I've heard that many people get into this profession to work on their own stuff, but I got into it because I like art and psychology. However, it turned out to be a parallel process because since I put together my portfolio and applied to the program, I lost my brother and both parents. Most things about experiencing a lot of deaths are terrible, but there are some parts that aren't so bad... or maybe they are also pretty horrendous, but really important lessons.
I became aware of this impermanence train that is life earlier than some. Did you ever regret not knowing at the moment how awesome it was to be a kid and get to color in school, take piano lessons every week and spend three months a year in a swimming pool and on roller skates? Instead you probably spent your kid time thinking about how great it would be to grow up, have your own money and never have to listen to a single teacher again. Sometimes I feel like that kid, except I know how totally radical it is to be living this life right now every single moment. When you lose a lot of people, especially a sibling or maybe a friend around your age, you might think, holy crap life is short. What am I gonna do with this thing to make it meaningful? At least that's what I thought about.
In spite of life opening a can of whoop ass on me the last three years, I feel that overall, I'm extremely lucky. I'm lucky I was trying to get into this profession when I started, because when I thought about what makes my life meaningful, the perfect career was simultaneously falling in my lap.
Here's what I want out of life... Even though we're small and insignificant in the universe, I want the world to be a little better while I'm in it. If I can make something just a tiny bit prettier and someone a little happier, I consider my life well lived. I don't expect perfection, but an overall higher score in the gee-it-was-great-you-existed column.
That being said, allow me to get to the knitting portion of this post. Here's some handmade/hand-dyed yarn I was knitting today which sent me spinning on this whole thing...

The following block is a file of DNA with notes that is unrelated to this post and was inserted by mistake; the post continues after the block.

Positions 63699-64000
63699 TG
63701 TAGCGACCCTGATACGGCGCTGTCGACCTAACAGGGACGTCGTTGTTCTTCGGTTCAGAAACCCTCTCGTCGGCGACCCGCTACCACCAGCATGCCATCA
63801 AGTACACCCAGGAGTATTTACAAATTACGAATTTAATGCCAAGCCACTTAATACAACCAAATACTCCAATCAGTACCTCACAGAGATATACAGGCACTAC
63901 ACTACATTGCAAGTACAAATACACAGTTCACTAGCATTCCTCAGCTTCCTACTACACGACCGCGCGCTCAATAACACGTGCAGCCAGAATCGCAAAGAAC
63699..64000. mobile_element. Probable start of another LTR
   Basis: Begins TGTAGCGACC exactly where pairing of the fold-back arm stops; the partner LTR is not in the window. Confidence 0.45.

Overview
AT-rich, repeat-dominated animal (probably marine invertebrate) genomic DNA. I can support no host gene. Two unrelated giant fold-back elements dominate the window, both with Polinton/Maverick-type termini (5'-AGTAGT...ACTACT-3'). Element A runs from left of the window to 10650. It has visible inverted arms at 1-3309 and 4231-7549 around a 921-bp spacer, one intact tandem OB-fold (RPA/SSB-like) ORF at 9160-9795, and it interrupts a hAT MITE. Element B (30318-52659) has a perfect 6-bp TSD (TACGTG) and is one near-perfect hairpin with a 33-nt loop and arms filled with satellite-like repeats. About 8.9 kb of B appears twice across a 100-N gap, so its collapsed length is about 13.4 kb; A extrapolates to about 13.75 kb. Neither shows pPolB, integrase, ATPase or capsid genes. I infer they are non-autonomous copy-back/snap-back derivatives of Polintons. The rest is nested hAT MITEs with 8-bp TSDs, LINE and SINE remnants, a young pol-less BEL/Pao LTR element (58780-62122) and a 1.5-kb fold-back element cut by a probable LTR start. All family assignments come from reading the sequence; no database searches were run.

The last thing my mother taught me was how to knit. She had taught me when I was little, but it didn't take, so she taught me again as she was dying. After she died, I knit. A lot. I knit so much I didn't even know what to do with the stuff. I donated some of it. My favorite organization is Spirit Jump. It works like this: you sign up, you get emails about people who have cancer and feel down, you make or buy them something, you send it. The receivers get a surprise (or probably a series of surprises) in the mail and the senders get major feelgood points.
Know what makes me feel even better? Anonymous giving. Sneak-up-on-someone-who-never-sees-it-coming-giving. Stealthy-ninja giving. Making-people-feel-good-without-seeing-a-result-or-even-getting-thanks giving. Know why? Because it's fun and way more real.
And what does this have to do with art therapy? Tons! We often work with people who have lost their way and are traveling on the what's-the-point-of-all-this-pain train. They need help finding the transfer station. Challenge people to make something and send it to someone. Help them knit some squares and combine them to create a blanket for a homeless shelter or nursing home. Get them to make some origami and drop it in strangers' purses (in a safe way and place -- no need to go around getting patients slapped).
It can be the season of giving all year.
Here's a related video someone shared with me yesterday...